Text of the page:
Perspectives: Police Officers Could Save Lives If They Carried Narcan
Read recent commentaries about drug-cost issues.
The Berkshire Eagle:
First Responders Should Be Carrying Narcan
Holistically addressing the addiction crisis is a big and complex task, but there is something relatively simple that can be done to save lives and protect first responders throughout the commonwealth. The state should mandate that all first responders carry Narcan. More than ever, our first responders are frequently heading to overdose calls. How we equip that response should be informed by the ongoing toll of the opioid epidemic. Narcan, the brand name of naloxone, is an opioid antagonist that can immediately reverse an opioid-related overdose. It is portable and simple to use, so it can be easily administered at the scene of a suspected overdose and save a victim from respiratory distress and possible death. (10/28)
First-Hand Account By Witness Who Created Solutions For Tennessee Opioid Case
“Of all the gin joints in all the towns in the world," it happens that the first jury trial in the deluge of the opioid epidemic happened in northeast Tennessee. Three district attorneys representing nine northeast Tennessee counties ravaged by the opioid epidemic determined to prosecute three pharmaceutical companies. In early July 2022, the jury selection of six local Tennessean “peers” had begun. This was a litigation with three initial defendants, Purdue, Mallinckrodt and Endo Pharmaceuticals. (Lloyd I. Sederer, 10/31)
Los Angeles Times:
How Supply And Demand Have Driven The U.S. Drug Crisis Into The 'Synthetic Era'
At a party in Venice in September, four people overdosed from what they thought was cocaine, three of them dying before paramedics arrived. The cocaine they used reportedly contained fentanyl. The deaths were another example of what has taken place across the U.S. over the last few years as we have entered what I call the synthetic era of drugs — street dope made with chemicals; no plants involved. Synthetic drugs of various kinds have been around for decades, but none have come close to the supply and threat of the two staples now coming up from Mexico: fentanyl and methamphetamine. And with synthetic drugs, as with most other products both legal and illegal, supply shapes demand. (Sam Quinones, 10/31)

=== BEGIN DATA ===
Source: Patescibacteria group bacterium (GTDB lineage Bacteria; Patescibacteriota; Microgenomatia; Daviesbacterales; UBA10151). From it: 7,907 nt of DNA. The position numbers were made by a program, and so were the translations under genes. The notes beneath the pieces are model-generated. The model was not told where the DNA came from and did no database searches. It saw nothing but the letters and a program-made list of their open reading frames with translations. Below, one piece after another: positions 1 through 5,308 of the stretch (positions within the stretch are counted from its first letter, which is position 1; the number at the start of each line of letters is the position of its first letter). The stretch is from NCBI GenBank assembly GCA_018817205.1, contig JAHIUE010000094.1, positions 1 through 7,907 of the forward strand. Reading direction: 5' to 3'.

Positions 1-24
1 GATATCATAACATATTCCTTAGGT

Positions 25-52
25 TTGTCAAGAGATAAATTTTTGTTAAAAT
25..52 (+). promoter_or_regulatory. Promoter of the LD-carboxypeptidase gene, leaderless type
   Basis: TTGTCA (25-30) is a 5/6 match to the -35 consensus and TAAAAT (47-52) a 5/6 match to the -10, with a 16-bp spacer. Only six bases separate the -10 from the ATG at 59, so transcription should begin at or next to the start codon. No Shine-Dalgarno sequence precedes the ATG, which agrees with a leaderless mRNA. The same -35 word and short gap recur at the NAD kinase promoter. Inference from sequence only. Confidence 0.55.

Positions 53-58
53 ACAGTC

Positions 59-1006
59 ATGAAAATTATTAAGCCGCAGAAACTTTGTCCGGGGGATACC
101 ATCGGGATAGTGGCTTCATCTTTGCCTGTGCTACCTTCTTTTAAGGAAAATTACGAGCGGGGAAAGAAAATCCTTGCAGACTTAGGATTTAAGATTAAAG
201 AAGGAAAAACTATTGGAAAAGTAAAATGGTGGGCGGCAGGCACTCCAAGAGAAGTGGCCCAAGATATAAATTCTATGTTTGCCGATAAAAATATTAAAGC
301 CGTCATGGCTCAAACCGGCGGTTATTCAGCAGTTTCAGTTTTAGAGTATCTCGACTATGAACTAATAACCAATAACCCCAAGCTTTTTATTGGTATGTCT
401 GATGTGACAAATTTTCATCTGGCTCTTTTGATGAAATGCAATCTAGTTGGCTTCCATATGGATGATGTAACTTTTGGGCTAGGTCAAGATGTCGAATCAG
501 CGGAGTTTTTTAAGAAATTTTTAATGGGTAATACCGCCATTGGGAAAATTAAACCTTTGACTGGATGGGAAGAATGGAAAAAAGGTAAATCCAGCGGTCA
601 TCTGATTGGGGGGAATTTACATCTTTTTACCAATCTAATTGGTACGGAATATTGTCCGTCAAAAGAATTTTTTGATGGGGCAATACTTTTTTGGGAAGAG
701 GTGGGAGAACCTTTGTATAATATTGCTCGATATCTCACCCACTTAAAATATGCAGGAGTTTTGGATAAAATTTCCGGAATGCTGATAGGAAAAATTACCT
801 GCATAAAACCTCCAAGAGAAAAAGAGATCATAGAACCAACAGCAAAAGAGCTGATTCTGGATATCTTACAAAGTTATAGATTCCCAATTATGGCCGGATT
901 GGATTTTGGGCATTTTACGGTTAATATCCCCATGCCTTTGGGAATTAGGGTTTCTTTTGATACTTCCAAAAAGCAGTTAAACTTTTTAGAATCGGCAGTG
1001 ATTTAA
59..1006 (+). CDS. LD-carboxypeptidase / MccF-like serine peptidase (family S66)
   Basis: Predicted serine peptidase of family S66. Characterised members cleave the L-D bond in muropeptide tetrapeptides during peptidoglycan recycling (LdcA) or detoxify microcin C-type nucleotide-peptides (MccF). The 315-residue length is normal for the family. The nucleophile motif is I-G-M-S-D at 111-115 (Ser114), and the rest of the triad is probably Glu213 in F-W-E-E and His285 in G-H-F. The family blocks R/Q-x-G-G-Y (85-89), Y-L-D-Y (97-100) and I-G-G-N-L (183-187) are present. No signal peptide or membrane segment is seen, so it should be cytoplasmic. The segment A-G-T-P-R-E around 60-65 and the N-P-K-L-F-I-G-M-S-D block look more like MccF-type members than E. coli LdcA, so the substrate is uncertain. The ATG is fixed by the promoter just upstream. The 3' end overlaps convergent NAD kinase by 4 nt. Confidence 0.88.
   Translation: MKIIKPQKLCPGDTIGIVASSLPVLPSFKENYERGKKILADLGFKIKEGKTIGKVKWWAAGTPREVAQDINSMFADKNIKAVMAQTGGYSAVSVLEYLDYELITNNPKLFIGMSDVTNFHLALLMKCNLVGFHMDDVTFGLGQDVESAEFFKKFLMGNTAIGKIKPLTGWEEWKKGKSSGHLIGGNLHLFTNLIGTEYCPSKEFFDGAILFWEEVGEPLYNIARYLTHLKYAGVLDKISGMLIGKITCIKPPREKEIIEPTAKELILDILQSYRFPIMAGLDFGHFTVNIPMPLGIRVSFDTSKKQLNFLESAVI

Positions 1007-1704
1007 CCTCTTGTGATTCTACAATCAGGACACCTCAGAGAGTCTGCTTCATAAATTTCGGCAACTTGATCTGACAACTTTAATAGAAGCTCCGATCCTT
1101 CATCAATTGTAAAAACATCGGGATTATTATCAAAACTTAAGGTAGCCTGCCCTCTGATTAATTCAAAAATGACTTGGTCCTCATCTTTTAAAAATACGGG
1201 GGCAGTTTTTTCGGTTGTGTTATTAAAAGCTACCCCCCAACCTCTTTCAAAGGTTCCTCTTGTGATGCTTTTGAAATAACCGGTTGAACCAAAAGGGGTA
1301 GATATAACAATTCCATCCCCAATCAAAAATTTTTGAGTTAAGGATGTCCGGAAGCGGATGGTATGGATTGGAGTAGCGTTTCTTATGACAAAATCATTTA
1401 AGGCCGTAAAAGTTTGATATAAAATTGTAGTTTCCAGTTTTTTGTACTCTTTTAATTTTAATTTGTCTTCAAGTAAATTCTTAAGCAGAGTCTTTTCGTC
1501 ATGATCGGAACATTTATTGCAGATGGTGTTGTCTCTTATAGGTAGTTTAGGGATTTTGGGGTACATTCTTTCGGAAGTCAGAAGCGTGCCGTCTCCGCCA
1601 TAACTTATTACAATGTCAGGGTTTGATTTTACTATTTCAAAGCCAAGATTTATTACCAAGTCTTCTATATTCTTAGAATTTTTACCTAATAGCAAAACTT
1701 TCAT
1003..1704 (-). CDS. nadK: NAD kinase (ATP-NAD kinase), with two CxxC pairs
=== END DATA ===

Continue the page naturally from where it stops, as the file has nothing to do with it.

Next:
Santa Fe New Mexican:
New Mexico Needs To Ensure More Affordable Prescription Drugs
Despite massive spending on lobbying and campaign contributions, the big drug companies are slowly losing their stranglehold on state legislatures across the country. In Maryland, Maine, Oregon and Colorado, consumers, patients, public health advocates and providers demanding more affordable prescription drugs have succeeded in passing landmark legislation that will finally help manage runaway drug costs. The New Mexico Legislature should build on this momentum and pass a Prescription Drug Affordability Board next session to help reduce the cost of health care and benefit all New Mexicans. (Jeff Steinborn and Angelica Rubio, 10/30)